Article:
I was asked recently why Tool is my favorite band. It’s one of those questions you’re almost annoyed to hear because it’s so incredibly painful to explain. It’s like being asked why I think trees and oceans are pretty.
I should have qualified my previous statement to this person by saying that Tool is usually my favorite band, but I suppose to most straightforward thinkers this wouldn’t make much sense. Either you prefer it above all other possible choices or you don’t, for most people. But I rarely think this way. As an indication, some days I immensely prefer Coldplay to Tool when I feel that surge of inspirational life-energy, usually just after heavy doses of caffeine.
I think most people have dimly lit 90s memories of Tool, of distorted claymation figures zombie-walking about the penumbra of their MTV-charged thoughts to roiling tribal drums and pulsing bass notes. Here’s “Stinkfist,” as a case in point:
The vocalist, Maynard James Keenan, sounds alternately angelic and demonic, changing form quickly or slowly—ecliptic or apocalyptic. I suppose I say that Tool is usually my favorite band because it usually corresponds with my mood. Contrary to popular thought, Tool does not dwell in negativity. Rather, it appeals to highly sensitive people (like muah) who get the thought sniffles when they observed the tragic world around them. In this regard they’re often read analogously to Friedrich Nietzsche, one of my favorite philosophers, in that those with short attention spans often mistakenly accuse them of celebrating nihilism, like the inept, ferret-bearing German dudes from The Big Lebowski.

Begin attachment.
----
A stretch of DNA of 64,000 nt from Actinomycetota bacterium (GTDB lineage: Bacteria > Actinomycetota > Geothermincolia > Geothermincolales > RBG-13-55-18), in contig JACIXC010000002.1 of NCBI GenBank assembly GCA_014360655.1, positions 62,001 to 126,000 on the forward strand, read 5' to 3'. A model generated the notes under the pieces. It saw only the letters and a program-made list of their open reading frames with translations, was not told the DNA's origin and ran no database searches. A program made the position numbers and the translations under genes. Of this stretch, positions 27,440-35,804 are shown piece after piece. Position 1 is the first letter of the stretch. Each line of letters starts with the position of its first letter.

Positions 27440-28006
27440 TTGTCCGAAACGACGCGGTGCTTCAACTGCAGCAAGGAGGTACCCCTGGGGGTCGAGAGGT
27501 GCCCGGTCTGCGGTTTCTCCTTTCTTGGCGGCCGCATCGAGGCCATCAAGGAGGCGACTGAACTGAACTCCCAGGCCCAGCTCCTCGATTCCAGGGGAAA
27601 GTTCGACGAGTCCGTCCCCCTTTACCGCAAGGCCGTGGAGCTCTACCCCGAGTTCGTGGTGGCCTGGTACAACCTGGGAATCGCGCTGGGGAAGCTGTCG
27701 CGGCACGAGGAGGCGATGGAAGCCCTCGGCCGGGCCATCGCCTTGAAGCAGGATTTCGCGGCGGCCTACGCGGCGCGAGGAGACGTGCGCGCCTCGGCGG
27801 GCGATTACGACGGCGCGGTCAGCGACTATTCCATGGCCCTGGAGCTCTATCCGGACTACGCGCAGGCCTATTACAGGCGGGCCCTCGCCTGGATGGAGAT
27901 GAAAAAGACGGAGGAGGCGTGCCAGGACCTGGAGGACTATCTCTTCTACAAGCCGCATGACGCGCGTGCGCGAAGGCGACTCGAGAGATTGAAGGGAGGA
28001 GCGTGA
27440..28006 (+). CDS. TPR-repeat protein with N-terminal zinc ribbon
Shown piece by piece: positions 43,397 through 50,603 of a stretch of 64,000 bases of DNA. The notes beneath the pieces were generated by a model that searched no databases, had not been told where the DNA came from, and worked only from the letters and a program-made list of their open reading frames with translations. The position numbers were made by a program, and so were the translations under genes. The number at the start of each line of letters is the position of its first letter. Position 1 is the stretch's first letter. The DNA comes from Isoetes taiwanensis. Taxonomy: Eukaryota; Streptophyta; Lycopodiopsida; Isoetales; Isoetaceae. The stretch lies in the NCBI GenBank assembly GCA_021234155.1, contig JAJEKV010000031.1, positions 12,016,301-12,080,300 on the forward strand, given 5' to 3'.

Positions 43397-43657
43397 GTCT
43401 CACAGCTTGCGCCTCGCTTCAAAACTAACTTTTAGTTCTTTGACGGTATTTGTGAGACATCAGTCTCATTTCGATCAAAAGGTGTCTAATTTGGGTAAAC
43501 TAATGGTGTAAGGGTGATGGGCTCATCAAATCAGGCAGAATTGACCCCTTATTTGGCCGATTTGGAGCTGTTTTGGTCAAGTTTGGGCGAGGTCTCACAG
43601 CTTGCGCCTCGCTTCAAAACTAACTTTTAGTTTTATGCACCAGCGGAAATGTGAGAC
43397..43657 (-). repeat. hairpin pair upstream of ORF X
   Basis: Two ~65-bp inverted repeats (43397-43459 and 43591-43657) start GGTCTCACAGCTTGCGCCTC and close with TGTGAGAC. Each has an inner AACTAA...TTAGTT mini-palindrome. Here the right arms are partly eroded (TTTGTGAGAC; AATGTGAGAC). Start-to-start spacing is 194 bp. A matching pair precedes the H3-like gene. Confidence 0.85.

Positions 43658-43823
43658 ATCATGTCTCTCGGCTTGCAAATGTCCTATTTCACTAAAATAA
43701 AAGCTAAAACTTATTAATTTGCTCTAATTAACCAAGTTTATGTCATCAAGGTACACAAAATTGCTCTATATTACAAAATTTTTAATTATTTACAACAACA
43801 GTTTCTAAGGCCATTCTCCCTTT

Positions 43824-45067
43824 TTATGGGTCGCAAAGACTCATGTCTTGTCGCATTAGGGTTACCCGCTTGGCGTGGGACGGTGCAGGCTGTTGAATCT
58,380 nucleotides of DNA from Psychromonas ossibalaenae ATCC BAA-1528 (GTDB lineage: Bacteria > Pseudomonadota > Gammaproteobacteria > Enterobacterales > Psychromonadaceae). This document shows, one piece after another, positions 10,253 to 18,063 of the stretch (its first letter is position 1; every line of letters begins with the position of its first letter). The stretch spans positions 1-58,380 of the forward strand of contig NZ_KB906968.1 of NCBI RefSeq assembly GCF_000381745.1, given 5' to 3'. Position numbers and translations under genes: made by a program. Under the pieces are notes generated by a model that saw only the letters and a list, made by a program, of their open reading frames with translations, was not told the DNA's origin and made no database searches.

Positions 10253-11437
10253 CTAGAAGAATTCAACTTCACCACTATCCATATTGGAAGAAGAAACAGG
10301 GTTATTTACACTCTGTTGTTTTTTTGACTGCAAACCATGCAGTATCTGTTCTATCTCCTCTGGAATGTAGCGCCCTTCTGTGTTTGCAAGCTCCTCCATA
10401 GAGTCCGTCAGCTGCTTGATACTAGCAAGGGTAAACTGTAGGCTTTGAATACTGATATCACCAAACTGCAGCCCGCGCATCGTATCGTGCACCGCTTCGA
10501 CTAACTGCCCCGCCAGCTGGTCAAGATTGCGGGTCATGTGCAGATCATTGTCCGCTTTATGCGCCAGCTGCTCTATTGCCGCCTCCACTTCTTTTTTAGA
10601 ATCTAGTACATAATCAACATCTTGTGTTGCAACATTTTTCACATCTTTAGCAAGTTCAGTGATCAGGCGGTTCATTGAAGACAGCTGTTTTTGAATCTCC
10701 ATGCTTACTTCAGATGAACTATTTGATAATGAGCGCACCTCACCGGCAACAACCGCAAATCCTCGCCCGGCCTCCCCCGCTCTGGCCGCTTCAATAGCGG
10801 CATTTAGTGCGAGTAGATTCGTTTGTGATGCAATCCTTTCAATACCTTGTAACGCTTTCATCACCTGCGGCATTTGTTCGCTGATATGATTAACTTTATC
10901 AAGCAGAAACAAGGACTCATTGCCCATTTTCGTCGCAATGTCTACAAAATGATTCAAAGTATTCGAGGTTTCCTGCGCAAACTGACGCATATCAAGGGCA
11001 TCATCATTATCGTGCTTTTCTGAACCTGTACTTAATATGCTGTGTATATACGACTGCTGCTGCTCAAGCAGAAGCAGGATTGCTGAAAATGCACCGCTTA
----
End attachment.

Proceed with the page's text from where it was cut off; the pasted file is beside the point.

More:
Maybe people think he’s filled with despair because young Nietzsche looks kinda like Viggo from Ghostbusters 2? It looks like his flesh can barely contain the intensity in his skull. Which is why his eyeballs protrude so much.
Music for me has always been about emotional movement –the oceanic rumble of the drums to the predatory bird-screech of strings. But it’s always in some kind of confined space, and it summons a kind of landscape as a result, which, if you pay attention long enough, is actually far from still. Animals move, wind bends the trees, snow coats trees at odd angles. Each visual space has a musical movement of its own, and I seem to summon a unique soundtrack for every piece of scenery I look at. This is probably because I’m naturally visual or because my generation has been programmed to dutifully translate all emotions into cinematic landscapes so we’re more susceptible to commodity fetishism. Either way, visual poetry bubbles about my brain when music hits my ears, like a very distorted, creepier version of a Terence Malick film.
Tool for me will always be an Alaskan landscape during dead winter, the time of year when the sun begins setting absurdly early—3:30 or 4 in the afternoon. As the light dims and the world’s eye slowly crumbles into the dark, snowy sleepiness, I can’t help but think the auditory equivalent would be an overactive and rhythmic primal heartbeat, some symbol of brutal interconnectedness like the irony smell present in the blood of almost everything, the kind of thing that would could, alternately, evoke the loving tenderness of a wolf mother sheltering its cub from the cold or the hungry grizzly breaking the neck of a moose calf and dragging it screaming into the woods. The brutality and the tenderness of nature awakened with one scene or one strong piece of music. That’s Tool to me, and I suppose it explains a lot about the way I am. I appreciate the people and artists who can stare into the abyss but always come back and find the positive in what they saw—how they can learn and grow just as much from tragedy as they do from seeing symbiosis and kindness.
They aren’t afraid to feel, in other words, everything there IS to feel.